The Chicago Cubs’ offense underachieved in the first quarter of the season, ranking 11th in the National League in hits, batting average, slugging percentage and OPS. The Cubs did manage to rank as high as eighth in the league in runs scored. All things considered, that’s a win.
It hasn’t just been one or two players struggling and bringing the team averages down, either. Third baseman and reigning NL MVP Kris Bryant has been excellent, but he’s the only one in the lineup on a daily basis who’s doing good work at the plate. More specifically, shortstop Addison Russell, left fielder Kyle Schwarber and first baseman Anthony Rizzo are all in somewhat of a funk.
The level of hitting struggles that so many of the most important Cubs have faced this season helps speak to just how good they are. What other team could have most of its lineup flounder for the better part of 40 games and still remain around .500 and within two games of first place in its division? When everyone breaks out of their slump, the Cubs will go on a tear.
But specifically with Russell, Schwarber and Rizzo, is the breakout on the horizon? Or are their struggles merely a symptom of a bigger problem? Let’s take a look.
When Russell walked out of the dugout to be presented with his World Series ring prior to the team’s second game at Wrigley Field this season, television broadcaster and ceremony host Len Kasper referred to him as “future National League MVP Addison Russell.” While the 23-year-old certainly has the kind of talent that may one day take him to that level, putting that kind of label on him in such a public manner was a bit audacious.
By most measures, Russell has been just slightly below average as a hitter in his two-plus seasons in the big-leagues. His career slash line is .238/.311/.399 with a wRC+ of 90. Russell is outstanding on defense, which helps him bring excellent value to the team every day, but his bat simply has yet to catch up to the rest of his game.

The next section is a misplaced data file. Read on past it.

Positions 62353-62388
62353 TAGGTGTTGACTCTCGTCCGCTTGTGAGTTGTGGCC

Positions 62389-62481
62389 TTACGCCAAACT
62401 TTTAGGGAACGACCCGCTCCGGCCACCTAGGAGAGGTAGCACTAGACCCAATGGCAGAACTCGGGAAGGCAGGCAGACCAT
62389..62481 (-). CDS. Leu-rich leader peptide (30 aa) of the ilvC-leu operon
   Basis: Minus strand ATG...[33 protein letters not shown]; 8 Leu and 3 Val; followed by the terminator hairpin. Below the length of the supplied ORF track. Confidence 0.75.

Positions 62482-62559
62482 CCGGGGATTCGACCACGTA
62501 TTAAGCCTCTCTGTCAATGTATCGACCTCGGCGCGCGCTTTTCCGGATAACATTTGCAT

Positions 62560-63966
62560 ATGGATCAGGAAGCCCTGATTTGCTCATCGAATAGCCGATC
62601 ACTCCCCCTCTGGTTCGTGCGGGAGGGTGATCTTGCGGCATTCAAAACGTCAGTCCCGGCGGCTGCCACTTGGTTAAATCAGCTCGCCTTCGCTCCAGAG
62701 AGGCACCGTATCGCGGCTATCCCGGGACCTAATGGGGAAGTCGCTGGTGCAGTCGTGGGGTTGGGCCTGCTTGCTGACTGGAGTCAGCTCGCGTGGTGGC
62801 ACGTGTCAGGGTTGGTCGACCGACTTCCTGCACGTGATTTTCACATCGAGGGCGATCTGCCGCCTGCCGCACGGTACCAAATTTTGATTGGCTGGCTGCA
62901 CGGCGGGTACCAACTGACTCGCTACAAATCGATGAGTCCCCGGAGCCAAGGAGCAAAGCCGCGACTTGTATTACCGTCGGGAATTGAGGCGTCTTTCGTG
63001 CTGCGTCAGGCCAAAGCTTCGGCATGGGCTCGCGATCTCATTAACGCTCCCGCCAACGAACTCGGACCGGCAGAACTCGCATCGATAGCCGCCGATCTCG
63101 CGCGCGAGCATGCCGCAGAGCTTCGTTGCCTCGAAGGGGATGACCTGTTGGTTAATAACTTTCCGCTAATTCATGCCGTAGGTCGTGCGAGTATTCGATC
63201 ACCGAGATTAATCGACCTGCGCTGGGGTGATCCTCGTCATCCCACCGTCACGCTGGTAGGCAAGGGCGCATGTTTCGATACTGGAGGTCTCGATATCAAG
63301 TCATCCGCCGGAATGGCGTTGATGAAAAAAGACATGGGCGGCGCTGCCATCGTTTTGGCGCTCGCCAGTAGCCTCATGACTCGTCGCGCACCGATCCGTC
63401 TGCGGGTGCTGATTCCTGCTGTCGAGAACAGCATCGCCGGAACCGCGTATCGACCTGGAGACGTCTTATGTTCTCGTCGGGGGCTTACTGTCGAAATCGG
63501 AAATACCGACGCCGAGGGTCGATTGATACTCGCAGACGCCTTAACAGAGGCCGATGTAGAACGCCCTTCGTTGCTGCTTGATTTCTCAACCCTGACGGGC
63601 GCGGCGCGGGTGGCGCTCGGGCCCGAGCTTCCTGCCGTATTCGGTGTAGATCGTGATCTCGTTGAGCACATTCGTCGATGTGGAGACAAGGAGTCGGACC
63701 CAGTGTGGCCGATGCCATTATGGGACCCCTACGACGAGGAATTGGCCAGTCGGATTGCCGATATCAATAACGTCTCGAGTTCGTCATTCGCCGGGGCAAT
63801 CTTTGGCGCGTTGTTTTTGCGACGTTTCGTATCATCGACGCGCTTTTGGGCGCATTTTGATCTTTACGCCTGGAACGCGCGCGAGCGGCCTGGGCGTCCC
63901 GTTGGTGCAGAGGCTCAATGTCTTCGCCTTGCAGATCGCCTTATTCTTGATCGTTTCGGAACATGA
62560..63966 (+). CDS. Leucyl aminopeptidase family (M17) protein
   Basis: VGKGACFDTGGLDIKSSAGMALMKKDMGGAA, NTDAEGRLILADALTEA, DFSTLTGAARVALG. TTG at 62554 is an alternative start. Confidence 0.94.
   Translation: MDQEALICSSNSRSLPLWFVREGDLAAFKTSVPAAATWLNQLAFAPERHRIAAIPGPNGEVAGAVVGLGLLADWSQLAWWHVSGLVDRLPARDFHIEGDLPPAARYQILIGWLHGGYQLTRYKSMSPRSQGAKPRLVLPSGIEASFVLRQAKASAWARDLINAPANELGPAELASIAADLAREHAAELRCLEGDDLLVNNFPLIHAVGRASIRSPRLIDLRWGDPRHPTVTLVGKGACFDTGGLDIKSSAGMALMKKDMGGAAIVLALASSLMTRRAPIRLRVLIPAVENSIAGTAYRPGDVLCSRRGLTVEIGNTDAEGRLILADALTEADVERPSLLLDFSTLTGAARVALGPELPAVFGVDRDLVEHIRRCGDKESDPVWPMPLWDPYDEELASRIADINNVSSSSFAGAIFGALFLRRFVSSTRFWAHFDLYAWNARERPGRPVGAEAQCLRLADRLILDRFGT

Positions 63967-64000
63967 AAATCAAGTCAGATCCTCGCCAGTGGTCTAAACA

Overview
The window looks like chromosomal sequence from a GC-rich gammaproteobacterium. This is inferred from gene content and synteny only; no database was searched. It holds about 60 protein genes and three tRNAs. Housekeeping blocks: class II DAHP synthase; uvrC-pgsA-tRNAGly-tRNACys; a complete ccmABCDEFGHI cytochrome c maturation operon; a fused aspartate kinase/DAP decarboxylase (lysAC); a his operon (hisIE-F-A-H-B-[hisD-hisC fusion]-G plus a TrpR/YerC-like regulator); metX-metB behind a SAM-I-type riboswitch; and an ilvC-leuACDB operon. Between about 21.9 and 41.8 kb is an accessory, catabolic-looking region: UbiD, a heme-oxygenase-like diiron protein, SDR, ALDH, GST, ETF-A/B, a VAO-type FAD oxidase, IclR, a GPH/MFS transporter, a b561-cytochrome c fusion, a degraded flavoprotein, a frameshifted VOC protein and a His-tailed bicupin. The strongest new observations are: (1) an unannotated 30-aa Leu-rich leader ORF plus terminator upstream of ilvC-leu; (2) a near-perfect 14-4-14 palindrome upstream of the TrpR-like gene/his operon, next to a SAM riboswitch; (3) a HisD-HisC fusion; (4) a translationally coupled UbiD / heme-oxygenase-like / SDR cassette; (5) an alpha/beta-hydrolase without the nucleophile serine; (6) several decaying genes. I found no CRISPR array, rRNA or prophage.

Since his rookie year in 2015, Russell has seen a steady decline in his strikeout numbers. After swinging and missing at a 28.5 percent rate as a rookie, that number dropped to 22.6 percent in 2016 and now is down to 18.8 percent in 2017. That comes despite the fact that he’s hit just .220/.286/.362 in 154 plate appearances this season.
Russell’s offensive slide has been exacerbated by a shoulder injury that kept him out of the lineup for a few days. He has a low BABIP at .257, and was actually hitting well prior to a recent 8-for-62 stretch. As long as his shoulder is healthy, there’s really no reason to be concerned about whether Russell’s bat will come around. But to what extent that might be is still relatively unknown.
The same can pretty much be said for Schwarber, who has less of a track record in the big leagues than just about anyone on the Cubs’ roster. After making his debut with the team in 2015 and putting on a show in the playoffs, Schwarber famously missed nearly the entire 2016 regular season with a torn ACL. He returned to play hero in the World Series, of course, and now is back on the field for what will hopefully be his first full season.